It's the height of the Cold War and things are getting tense between Russia and America. An American U-2 spy plane has been shot down while photographing Russian bases, its pilot held captive. They're willing to release him, however, if only the American government send back an imprisoned spy of their own. However, by American law, that's virtually impossible - and that's where James Donovan comes in. An insurance lawyer who's never dealt with a case of such high stakes, he is enlisted by the CIA to defend the Russian spy in court in order to have him released and sent home without charge. It seems an impossible task when the whole of America are against setting him free and indeed even neighbours turn against Donovan, targeting his family as he tries to give one man a fair trial.
Continue: Bridge Of Spies Trailer
Rod McLachlan, Peter Morgan and Dakin Matthews - Opening night after party for Broadway play The Audience, held at URBO restaurant - Arrivals. at URBO restaurant, - New York City, New York, United States - Sunday 8th March 2015
Elizabeth Marvel, Maryann Plunkett, Jay O. Sanders, Jason Butler Harner, Annette O, Toole, Michael McKean, Jackie Hoffman and Dakin Matthews - Elizabeth Marvel, Maryann Plunkett, Jay O. Sanders, Jason Butler Harner, Annette OToole, Michael McKean, Jackie Hoffman and Dakin Matthews Monday 1st October 2012 attending the benefit reading of 'A Thurber Carnival' to celebrate the opening of the Pearl Theatre, held at The Pearl Theatre
Dakin Matthews, Angela Lansbury, Candice Bergen, Eric Mccormack, James Earl Jones, Jefferson Mays, John Larroquette and Michael McKean - Dakin Matthews, Jefferson Mays, Kerry Butler, Eric Mccormack, James Earl Jones, John Larroquette, Candice Bergen, Angela Lansbury, Michael McKean, Corey Brill and cast Sunday 1st April 2012 Broadway opening night of Gore Vidal's 'The Best Man' at the Gerald Schoenfeld Theatre - Curtain Call.
Mattie Ross (Steinfeld) may be only 14 but she's determined to avenge the murder of her father by the outlaw Chaney (Brolin), who has fled into Indian territory. She tenaciously convinces gruff US Marshal Rooster Cogburn (Bridges) to take the case, rejecting the help of Texas Ranger LaBoeuf (Damon), who's been hunting Chaney for months. She also refuses to sit back and wait, riding out with Cogburn to chase Chaney down. Sure, this is no undertaking for a young girl, but Mattie may have more true grit than everyone else combined.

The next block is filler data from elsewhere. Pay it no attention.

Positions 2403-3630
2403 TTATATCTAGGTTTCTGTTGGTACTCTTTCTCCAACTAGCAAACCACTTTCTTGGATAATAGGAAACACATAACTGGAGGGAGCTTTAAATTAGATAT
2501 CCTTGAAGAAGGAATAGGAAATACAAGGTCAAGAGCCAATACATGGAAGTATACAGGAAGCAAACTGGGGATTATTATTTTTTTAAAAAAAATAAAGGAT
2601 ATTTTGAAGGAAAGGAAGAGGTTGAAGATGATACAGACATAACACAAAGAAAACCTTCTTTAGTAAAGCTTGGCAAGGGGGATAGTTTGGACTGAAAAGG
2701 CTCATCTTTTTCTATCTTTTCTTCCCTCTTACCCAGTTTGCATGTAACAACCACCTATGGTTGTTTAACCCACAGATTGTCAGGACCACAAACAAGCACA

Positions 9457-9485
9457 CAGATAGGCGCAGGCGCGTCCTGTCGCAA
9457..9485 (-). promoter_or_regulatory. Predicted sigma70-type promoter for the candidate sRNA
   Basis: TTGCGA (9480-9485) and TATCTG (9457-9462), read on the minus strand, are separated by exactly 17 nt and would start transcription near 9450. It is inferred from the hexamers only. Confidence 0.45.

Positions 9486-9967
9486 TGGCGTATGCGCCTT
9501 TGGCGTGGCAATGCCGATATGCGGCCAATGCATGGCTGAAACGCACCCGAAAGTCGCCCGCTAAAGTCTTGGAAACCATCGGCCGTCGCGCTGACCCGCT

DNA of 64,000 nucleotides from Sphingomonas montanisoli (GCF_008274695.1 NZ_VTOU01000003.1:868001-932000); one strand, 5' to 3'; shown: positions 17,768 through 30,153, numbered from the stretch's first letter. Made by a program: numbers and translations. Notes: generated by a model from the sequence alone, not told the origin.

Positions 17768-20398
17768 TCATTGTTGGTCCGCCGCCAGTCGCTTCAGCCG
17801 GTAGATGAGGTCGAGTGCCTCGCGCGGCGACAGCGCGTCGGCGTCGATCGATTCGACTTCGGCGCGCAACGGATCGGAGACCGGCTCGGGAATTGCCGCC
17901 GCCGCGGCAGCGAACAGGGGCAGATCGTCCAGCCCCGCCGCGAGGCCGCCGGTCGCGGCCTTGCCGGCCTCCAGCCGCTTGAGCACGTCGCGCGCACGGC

Continue reading: True Grit Review
True Grit is a 1968 Western book by author Charles Portis, Ethan & Joel Coen now lend the story and re-work it into a film adaptation. They are not the first directors to turn this book into a film as it was also attempted by Henry Hathaway in 1969 and starred John Wayne.
Continue: True Grit Trailer
Thirteen Days is the film in question -- and unlike staff writer James Brundage I felt the film was a truly powerful one, an eye-opening dissection of the Cuban Missile Crisis, a sobering study of how close we came to annihialation during the Cold War, and a peek behind the scenes of detente. An excellent companion to another (even better) Kevin Costner vehicle, Oliver Stone's JFK, Thirteen Days is not an actor's showcase like JFK is, but rather lets its story do the telling, taking us behind the scenes as decisions with cascading consequences are made. To be sure, Roger Donaldson was likely a poor choice as director -- his arbitrary use of black and white vs. color, his heavy-handedness in glorifying Kennedy at every turn, and his preachy doomsaying all wear a bit thin. But even he can't ruin the film completely.
Continue reading: Thirteen Days Review
The '12 Years A Slave' director will receive the accolade at the London Film Festival in October.
Critics from all over the world were asked to name the best movie of the past 16 years.
It's the height of the Cold War and things are getting tense between Russia and...
The Coen brothers return to the Charles Portis novel (rather than remaking the 1969 John...
True Grit is a 1968 Western book by author Charles Portis, Ethan & Joel Coen...
I don't often override the writers at filmcritic.com, free speech and individual preference being what...